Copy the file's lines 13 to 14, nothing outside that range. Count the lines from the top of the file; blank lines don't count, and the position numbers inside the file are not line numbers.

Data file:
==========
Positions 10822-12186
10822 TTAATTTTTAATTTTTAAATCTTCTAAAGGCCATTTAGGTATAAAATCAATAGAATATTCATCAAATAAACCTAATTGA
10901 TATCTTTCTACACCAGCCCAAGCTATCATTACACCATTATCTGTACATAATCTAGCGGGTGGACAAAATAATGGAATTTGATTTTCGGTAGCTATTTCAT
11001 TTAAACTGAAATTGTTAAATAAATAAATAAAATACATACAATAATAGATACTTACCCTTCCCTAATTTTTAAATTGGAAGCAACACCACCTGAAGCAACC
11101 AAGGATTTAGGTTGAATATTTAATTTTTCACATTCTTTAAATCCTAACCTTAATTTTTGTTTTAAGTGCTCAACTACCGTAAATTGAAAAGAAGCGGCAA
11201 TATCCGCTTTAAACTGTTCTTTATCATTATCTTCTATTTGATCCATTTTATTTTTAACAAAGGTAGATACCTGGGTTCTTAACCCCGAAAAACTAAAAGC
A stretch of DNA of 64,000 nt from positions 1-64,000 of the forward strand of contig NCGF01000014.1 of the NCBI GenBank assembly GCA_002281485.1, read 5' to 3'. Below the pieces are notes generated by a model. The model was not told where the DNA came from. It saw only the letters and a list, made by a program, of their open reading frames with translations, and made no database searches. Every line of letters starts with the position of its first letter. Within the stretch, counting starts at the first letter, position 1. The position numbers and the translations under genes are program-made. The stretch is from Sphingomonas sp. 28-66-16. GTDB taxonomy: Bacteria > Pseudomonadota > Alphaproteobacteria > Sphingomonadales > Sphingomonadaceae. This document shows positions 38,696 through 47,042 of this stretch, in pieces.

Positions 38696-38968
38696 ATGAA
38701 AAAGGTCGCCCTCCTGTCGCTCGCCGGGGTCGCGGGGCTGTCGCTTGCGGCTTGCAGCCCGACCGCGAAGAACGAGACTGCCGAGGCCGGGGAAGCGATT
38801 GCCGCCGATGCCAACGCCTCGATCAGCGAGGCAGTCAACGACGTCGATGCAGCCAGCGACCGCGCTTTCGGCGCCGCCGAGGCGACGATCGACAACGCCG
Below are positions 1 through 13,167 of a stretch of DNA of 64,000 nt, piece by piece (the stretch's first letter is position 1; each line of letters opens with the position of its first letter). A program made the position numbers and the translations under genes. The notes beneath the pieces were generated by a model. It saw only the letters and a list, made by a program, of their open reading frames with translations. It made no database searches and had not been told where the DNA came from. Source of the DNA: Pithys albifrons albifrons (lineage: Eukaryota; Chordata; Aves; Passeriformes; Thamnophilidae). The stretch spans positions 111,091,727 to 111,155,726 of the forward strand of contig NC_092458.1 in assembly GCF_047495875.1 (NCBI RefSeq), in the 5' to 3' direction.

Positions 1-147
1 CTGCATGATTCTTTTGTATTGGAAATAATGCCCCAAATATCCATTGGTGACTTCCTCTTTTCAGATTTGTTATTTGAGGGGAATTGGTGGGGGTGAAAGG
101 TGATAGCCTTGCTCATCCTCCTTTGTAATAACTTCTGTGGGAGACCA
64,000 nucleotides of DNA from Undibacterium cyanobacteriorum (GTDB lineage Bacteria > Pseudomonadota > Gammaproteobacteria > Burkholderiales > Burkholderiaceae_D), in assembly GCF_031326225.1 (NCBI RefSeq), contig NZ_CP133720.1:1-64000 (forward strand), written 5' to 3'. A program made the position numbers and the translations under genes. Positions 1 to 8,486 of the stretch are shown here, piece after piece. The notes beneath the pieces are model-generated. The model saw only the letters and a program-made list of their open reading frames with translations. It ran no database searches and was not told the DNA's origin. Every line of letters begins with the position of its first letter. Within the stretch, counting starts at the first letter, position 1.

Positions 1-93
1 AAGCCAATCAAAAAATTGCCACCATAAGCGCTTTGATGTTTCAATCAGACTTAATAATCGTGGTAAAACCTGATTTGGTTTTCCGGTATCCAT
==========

Positions 1-147
1 CTGCATGATTCTTTTGTATTGGAAATAATGCCCCAAATATCCATTGGTGACTTCCTCTTTTCAGATTTGTTATTTGAGGGGAATTGGTGGGGGTGAAAGG